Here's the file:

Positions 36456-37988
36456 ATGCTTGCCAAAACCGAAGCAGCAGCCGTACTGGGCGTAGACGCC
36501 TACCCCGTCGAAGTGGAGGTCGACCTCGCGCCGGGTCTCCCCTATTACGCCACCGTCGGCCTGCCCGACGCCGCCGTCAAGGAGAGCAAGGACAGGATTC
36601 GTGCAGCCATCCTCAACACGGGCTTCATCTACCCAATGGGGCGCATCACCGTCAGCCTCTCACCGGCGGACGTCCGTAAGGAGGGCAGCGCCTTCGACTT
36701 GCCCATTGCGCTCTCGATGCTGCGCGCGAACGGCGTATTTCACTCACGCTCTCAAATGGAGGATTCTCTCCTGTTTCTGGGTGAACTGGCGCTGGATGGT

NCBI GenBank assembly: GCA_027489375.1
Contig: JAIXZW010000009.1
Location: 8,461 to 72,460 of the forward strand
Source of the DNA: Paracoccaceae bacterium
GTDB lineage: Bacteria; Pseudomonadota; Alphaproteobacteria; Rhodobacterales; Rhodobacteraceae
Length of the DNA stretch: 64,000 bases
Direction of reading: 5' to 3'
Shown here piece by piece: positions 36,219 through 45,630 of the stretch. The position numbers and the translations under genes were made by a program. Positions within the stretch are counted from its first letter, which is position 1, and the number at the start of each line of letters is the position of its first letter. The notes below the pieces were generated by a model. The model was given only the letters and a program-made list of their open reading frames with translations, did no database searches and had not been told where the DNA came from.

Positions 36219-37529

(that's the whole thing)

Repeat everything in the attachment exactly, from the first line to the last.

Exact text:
Positions 36456-37988
36456 ATGCTTGCCAAAACCGAAGCAGCAGCCGTACTGGGCGTAGACGCC
36501 TACCCCGTCGAAGTGGAGGTCGACCTCGCGCCGGGTCTCCCCTATTACGCCACCGTCGGCCTGCCCGACGCCGCCGTCAAGGAGAGCAAGGACAGGATTC
36601 GTGCAGCCATCCTCAACACGGGCTTCATCTACCCAATGGGGCGCATCACCGTCAGCCTCTCACCGGCGGACGTCCGTAAGGAGGGCAGCGCCTTCGACTT
36701 GCCCATTGCGCTCTCGATGCTGCGCGCGAACGGCGTATTTCACTCACGCTCTCAAATGGAGGATTCTCTCCTGTTTCTGGGTGAACTGGCGCTGGATGGT

NCBI GenBank assembly: GCA_027489375.1
Contig: JAIXZW010000009.1
Location: 8,461 to 72,460 of the forward strand
Source of the DNA: Paracoccaceae bacterium
GTDB lineage: Bacteria; Pseudomonadota; Alphaproteobacteria; Rhodobacterales; Rhodobacteraceae
Length of the DNA stretch: 64,000 bases
Direction of reading: 5' to 3'
Shown here piece by piece: positions 36,219 through 45,630 of the stretch. The position numbers and the translations under genes were made by a program. Positions within the stretch are counted from its first letter, which is position 1, and the number at the start of each line of letters is the position of its first letter. The notes below the pieces were generated by a model. The model was given only the letters and a program-made list of their open reading frames with translations, did no database searches and had not been told where the DNA came from.

Positions 36219-37529